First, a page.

Tuesday night saw me fishing 2 areas.  I opted for a open-end cage feeder (Andy Witham’s feeders) stuffed with barbel bomb and small pellets, all mixed in together.  I then used 2 of the medium sized elips pellets superglued to a hair on a size 12 hook.  Usual hooklink: 3 feet of Suffix camfusion.  I also incorporated a flying backlead a further 2 feet up the line from the feeder.  Its been difficult to use backleads this season on some parts of our Kennet, due to the amount of weed in the river this year.  There is more weed than I have seen over the past 5 years.  I suspect it was due to low river levels and the unseasonably high temperatures through April and May, which were obviously perfect for weed growth.  Its good to see it in the river in such abundance but we’re just not used to seeing on this part of the Kennet.

The only barbel during this part of the session came to me about 7.30pm, in a nice deep run over a thick ranunculus weed bed.  A spirited fight resulted in a barbel of around 5lbs.  I was just putting a few bits into my rucksack, as I was just preparing to move, when I turned around on my chair to check the rod and see the butt right up in the air and almost heading off into the river!  Luckily I fish with the rod often resting on my chair, but if not very, very close to me.  I managed to get my hand on the rod before it disappeared.  Never take your eye off the rod for a second.  I would normally put the bait runner on if I am going to be distracted for a few moments.  Anyway disaster averted.

A move proved futile as no further action came, nether did Kev or Geoff have any success.  Another tough day.

The following day saw us move beats. We headed to the Warren and Dalston sections.  I had decided to knock the barbel fishing on the head for today and concentrate on the quality dace and roach fishing to be had on these sections.  I set up a light quiver tip rod with 5lbs mainline and a small blockend feeder.  I used a 2 1/2 foot hooklink with a 16 hook and tied a small bait band to the hair rig.  I was using single small elips pellets as a bait, which I know these roach and dace love.  I filled the feeder with some large pellets (these are for flavour leakage) and some small micro pellets.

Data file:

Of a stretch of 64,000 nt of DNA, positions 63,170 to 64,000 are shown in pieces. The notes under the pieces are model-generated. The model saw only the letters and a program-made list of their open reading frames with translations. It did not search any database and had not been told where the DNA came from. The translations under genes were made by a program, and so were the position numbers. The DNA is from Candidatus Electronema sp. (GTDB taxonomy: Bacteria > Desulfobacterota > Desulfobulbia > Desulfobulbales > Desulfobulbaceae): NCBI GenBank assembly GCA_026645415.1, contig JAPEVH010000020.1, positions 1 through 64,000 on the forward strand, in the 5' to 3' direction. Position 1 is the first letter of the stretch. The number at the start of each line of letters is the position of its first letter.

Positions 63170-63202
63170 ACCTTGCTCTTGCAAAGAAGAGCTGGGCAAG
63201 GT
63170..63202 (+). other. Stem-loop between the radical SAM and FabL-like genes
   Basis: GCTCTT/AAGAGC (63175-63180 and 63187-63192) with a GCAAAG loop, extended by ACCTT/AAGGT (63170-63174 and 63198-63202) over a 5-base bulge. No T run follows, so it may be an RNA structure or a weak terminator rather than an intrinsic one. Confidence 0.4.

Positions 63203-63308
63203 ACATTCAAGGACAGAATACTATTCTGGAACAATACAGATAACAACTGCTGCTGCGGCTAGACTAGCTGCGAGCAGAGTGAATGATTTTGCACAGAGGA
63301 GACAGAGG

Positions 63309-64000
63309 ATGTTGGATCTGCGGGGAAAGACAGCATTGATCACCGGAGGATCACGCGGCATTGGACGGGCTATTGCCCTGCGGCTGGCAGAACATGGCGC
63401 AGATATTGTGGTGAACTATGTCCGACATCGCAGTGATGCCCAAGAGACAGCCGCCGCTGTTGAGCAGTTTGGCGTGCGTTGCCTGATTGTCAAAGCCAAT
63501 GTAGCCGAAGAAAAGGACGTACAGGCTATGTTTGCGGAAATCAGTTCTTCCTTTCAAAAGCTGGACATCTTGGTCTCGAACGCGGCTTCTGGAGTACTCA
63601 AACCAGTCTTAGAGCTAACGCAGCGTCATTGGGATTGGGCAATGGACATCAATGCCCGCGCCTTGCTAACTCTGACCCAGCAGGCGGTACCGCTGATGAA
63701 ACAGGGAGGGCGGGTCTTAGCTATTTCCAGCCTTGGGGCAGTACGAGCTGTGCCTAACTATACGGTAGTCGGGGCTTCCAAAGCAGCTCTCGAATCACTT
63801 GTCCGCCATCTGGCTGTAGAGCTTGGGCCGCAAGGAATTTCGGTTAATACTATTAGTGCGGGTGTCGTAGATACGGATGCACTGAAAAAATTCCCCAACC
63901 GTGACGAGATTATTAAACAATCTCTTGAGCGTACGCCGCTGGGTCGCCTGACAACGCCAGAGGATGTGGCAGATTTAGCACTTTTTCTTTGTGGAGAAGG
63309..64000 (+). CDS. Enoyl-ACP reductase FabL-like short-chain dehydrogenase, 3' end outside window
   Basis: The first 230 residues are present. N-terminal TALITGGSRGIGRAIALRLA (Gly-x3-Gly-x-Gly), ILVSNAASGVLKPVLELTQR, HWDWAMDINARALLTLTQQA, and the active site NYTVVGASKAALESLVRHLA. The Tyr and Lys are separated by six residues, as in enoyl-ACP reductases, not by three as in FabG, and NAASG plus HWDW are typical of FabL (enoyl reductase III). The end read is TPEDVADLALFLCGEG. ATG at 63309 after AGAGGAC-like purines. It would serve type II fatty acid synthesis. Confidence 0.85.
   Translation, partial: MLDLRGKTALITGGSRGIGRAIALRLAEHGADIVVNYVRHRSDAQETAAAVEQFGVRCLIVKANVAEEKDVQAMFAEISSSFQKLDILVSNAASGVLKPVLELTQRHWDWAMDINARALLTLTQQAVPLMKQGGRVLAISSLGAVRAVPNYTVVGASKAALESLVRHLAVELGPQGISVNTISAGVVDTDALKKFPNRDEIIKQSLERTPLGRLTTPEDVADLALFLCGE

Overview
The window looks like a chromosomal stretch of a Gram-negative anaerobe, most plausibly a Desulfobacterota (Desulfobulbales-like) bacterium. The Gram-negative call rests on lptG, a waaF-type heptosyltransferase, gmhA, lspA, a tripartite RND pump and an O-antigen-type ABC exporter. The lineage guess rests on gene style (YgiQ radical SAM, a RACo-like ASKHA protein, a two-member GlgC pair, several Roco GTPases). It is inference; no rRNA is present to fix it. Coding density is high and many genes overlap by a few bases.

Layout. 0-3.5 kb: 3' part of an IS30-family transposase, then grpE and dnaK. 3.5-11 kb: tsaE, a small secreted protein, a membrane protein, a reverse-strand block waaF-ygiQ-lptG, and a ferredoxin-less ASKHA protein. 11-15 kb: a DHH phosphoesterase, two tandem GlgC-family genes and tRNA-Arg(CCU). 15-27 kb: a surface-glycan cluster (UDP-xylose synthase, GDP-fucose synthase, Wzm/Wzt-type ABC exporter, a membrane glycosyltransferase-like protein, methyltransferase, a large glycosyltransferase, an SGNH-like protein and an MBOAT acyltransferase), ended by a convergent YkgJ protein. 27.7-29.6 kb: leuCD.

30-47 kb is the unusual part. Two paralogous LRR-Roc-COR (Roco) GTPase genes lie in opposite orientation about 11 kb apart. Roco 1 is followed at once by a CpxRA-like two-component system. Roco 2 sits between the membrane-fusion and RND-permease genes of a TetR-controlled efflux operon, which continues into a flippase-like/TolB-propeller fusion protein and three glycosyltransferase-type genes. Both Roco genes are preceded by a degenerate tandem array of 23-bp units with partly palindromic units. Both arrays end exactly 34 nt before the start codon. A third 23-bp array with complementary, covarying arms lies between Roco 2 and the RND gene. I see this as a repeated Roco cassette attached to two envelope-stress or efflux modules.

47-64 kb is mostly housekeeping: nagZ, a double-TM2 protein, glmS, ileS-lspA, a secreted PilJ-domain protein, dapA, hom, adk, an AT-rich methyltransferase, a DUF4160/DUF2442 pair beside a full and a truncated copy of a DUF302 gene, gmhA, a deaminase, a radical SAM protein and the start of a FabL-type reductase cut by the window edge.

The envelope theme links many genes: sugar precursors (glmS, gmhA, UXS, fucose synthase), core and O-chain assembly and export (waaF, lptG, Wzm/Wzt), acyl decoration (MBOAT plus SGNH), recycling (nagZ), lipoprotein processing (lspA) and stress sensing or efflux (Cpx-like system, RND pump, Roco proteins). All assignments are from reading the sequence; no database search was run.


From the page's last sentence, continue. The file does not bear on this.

Action was steady.  A few nice dace took the bait but no sign of any roach.  I moved to a lovely shallow gravel run, with a deeper glide on the inside of a crease.  A few knocks resulted and then the tip pulled round.  The strike met with solid resistance followed by the steady pull of a decent fish.  This was either the biggest dace ever recorded or a barbel.  After a lovely fight on the lighter tackle a barbel going 7lb 6oz was returned to the river.  A little while later another barbel took the pellet and this time it went 7lb 7oz.  Like peas in a pod.  Maybe the smaller baits and lighter set-up made the difference with the barbel.  Both Geoff and Kev sadly blanked barbel wise although Kevin lost a fish in a snag.  Food for thought.

A very big dace!

I have certainly been toying with the idea of returning next time armed with hemp and casters.  Certainly the larger baits, perhaps in particular pellets, don’t appear to be working.  It’s time to re-think and change tactics again.

The roach sadly failed to materialise.  Another time perhaps.

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I have recently received some absolutely superb feeders from Andrew Witham.

I have used them a few times recently and they are first class.  Probably the best, well made feeders I have yet come across.   They are exceptionally robust and I like the coating the feeder has on it.  Its a sort of gravel/sand coating similar to the type found on some ledger weights.

Andy Witham's Feeders

The ones I really liked were the large diameter ones that are perfect for the bigger rivers.  I used mine up on the Wye and they worked a treat.  They also do smaller diameter ones which I’ve been using on the Kennet and in the Lea Valley.  The weights vary from 1 1/4 oz up to 4oz, but Andrew does them in even bigger sizes on his website, up to an incredible 10oz I believe. 😮

Take a look at his site:  www.cagefeeders.com

Prices are very competitive and his service, help and advice is excellent.

Thanks Andrew.